About a month ago it was announced that the Biden Administration will allow high-ethanol gasoline, or E15, to be sold during the summer months as a way to lower fuel prices.
Many boaters don’t know that E15 gasoline (fuel blended with 15 percent ethanol) destroys engines in a wide range of commonly used consumer products, including boats, generators, and lawnmowers. It is against federal law to use E15 in these engines, but 85 percent of consumers are unaware that it is illegal to do so and that it will void any engine warranties. In fact, 3 in 5 consumers mistakenly assume that E15 is safe for all their products and say the current E15 warning labels are inadequate.
MBIA is supporting the Consumer Protection and Fuel Transparency Act as it moves through Congress. This Act would require better labeling and consumer education on the correct fuel choices. Until proper labeling is in place, please help educate those who purchase fuel in your household that Ethanol free fuel, commonly called Rec Fuel, is the only choice for your boat.
It is also important for all boaters to be educated on their role in helping to stop the spread of Aquatic Invasive Species (AIS). Zebra Mussel, Round goby, Eurasian watermilfoil, and Asian Carp are only a few on the long list of AIS that threaten our Michigan waterways and fisheries. Boaters, anglers, paddle craft, field workers, all have a responsibility to help stop the spread of AIS and the best way to do this is to diligently Clean, Drain, and Dry when leaving one body of water and before entering another body of water.
Since 2019, boaters are now required by law to not only remove all plants from their boats and trailers and other conveyances, they must also remove drain plugs and drain bilges, ballast tanks, and live wells. MBIA also reminds anglers of the Michigan Department of Natural Resources Order 245. Essentially, it says that it is unlawful to release baitfish in any waters of the state, collecting fish as bait can only be done on an inland lake and used where it is caught. Baitfish can only be released back into the original location, i.e. the same stream or lake where they were caught. The best practice is to dispose of baitfish on land or in the trash.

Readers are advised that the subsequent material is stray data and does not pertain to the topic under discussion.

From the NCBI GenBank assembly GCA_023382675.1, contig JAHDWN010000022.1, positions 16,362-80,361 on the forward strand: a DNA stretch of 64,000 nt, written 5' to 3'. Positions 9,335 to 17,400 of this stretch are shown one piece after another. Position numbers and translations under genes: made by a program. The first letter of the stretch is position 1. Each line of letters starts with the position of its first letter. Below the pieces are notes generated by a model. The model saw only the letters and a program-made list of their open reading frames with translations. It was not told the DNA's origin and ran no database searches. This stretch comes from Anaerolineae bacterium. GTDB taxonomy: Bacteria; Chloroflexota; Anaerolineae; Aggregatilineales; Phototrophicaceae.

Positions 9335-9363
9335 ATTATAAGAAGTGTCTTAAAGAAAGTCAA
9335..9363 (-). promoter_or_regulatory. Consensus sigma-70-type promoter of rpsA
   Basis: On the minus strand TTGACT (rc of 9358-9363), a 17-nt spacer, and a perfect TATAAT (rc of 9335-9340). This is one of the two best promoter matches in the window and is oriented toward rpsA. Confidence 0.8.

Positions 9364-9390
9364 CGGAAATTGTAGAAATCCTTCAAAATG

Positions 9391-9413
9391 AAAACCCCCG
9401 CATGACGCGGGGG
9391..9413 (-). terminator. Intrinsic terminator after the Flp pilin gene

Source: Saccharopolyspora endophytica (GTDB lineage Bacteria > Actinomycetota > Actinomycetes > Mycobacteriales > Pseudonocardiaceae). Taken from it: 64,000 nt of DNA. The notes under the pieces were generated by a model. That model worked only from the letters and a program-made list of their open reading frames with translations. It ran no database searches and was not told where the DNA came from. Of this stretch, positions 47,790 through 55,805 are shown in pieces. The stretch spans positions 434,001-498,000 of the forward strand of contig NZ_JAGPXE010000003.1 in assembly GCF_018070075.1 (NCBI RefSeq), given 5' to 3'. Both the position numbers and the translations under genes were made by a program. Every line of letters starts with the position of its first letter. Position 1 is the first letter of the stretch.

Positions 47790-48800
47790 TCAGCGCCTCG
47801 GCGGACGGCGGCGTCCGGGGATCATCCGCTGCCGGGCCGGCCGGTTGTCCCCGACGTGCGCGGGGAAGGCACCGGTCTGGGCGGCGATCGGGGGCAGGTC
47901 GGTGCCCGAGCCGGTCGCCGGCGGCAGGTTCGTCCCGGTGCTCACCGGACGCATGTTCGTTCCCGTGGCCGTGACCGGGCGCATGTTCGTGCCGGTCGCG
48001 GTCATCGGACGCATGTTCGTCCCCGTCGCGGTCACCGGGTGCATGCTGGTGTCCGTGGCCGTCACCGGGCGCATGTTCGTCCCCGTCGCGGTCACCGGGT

Clean, Drain, and Dry steps are below:
CLEAN off visible aquatic plants, animals, and mud from all equipment before leaving water access. Rinse equipment and boat hulls (with high pressure, hot water when possible). Rinse interior compartments of boats with low pressure, hot water (120°F). Flush motor with hot water (120°F) for 2 minutes (or according to owner’s manual). Some launch sites will have boat wash stations on site. Use them or find a nearby car wash location that is capable of spraying down boats.
Invasive seeds, shoots, and eggs can be tiny and can hide in plants, dirt and mud and cling to or hide in the creases and cracks of clothing and equipment, including tire treads and other parts of vehicles and boats. From there, they can work free at the next lake or stream you visit.
DRAIN motor, bilge, livewell, and other water containing devices before leaving water access.
DRY everything for at least five days OR wipe with a towel before reuse.
MBIA is proud to be at the forefront to educate boaters on their role in helping to stop AIS and you should be too. While it is the law, it is also much more. It is important for us all to be diligent with the clean, drain, and dry steps to help preserve our lakes and streams and to protect our fisheries for our use and for future generations.
Nicki Polan is the Executive Director of the Michigan Boating Industries Association and a former Michigan State Waterways Commissioner. As a lifelong boater, whose family enjoys boating in both Oakland and Branch counties, Nicki enjoys sharing information about the benefits of the boating lifestyle, legislative issues affecting the boating industry, and the incredible and diverse boating and fishing opportunities available in our Great Lakes state.